When it comes to the Gateway Pacific Terminal, everyone is in the waiting game to see what will happen next.
But that doesn’t mean plans can’t be made. On January 28, Whatcom County Council members met in the finance and administrative services committee to discuss the next steps for reviewing the pending environmental impact statement (EIS) for the massive terminal project slated at Cherry Point.
The EIS is an analysis of potentially harmful environmental impacts that the terminal project may bring with it. The statement is used to gauge those impacts, lessen harm and look for alternatives. CH2M Hill, a Bellingham engineering and consulting firm, is conducting the environmental research.
At full capacity, the dry bulk terminal could ship out 48 million metric tons of coal per year, according to a document released by the co-lead agencies (Whatcom County, U.S. Army Corps of Engineers and the Washington Department of Ecology). The co-lead agencies have set the scope for the EIS, but before the draft EIS can be submitted, the county must wait for the project developers, Burlington Northern-Santa Fe Railway Company (BNSF) and SSA Marine, to sign contracts that confirm their financial support of the EIS.
The contracts were expected to be signed on January 15, but they will now likely be signed in February, said Whatcom County planning manager Tyler Schroeder.
The draft is expected to be released around March 2015, Schroeder said.
Once it is released there will be a 30-day window with a one-time, 15-day extension for the public to comment on the draft, he said.
The public will also have a chance to voice their concerns at a public hearing when the draft is complete.
Prior scoping for the proposed terminal drew around 125,000 total public comments between September 24, 2012, and January 21, 2013. Close to 16,000 of those comments were unique, individual comments, Schroeder said.
“The enormity in which we have received communications, positions, questions, concerns, etc., is unprecedented,” said Whatcom County Council member Pete Kremen, suggesting that the time frame and staffing for the council to review the draft EIS is insufficient for the issue. Council members will decide whether or not to approve the permits for the terminal after reviewing the final EIS, which is expected to be issued in 2016.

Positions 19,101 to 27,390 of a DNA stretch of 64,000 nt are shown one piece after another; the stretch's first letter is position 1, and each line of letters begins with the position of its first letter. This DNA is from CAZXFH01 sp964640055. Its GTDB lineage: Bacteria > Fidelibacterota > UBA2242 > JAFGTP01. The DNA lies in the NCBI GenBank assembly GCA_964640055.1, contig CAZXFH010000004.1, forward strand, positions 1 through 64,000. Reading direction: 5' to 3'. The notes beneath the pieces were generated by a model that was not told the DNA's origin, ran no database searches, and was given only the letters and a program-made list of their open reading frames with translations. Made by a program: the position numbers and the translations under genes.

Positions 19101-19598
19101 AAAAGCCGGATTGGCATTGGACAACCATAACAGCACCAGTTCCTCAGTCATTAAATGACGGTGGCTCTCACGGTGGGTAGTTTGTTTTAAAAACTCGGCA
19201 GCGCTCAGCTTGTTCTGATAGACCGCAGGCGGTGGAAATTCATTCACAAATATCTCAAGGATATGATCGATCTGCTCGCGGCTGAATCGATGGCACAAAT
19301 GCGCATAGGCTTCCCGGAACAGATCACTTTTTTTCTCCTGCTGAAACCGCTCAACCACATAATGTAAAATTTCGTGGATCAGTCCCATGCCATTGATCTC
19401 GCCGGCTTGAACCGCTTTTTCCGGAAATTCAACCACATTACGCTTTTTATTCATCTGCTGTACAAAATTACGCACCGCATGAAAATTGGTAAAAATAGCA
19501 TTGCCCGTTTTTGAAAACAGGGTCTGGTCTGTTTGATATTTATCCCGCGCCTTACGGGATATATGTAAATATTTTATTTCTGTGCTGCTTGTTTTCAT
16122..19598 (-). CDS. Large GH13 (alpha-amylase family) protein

“When we have a compressed time frame – with the plethora of comments and concerns and the sheer numbers of agencies involved – it greatly concerns me,” Kremen said. “This is not business as usual.”
Whatcom County prosecutor Royce Buckingham cautioned council members from looking too far into the proposal’s official records as it may open them up to attacks regarding potential bias.
According to Washington’s Appearance of Fairness Doctrine, council members are prohibited from stating public opinions on the issue or reviewing information until the final EIS is submitted. The final EIS will include responses to the comments in the draft EIS.
At the council’s regular meeting, members voted 7–0 to extend the Economic Development Interlocal (EDI) agreement between Whatcom County, the city of Bellingham and the Port of Bellingham, for an additional three years for $405,000. The agreement is meant to manage, maintain and grow small businesses in Whatcom County.
The Small Business Development Center, which showcased the EDI’s findings, found that the top expanding industries in Whatcom County in 2013 included manufacturing, professional/technical, transportation and retail. In 2013, the center found that 94 percent of the businesses in Whatcom County were small businesses with fewer than 50 employees.
The center is a federally funded partnership that focuses on stabilizing and growing local businesses.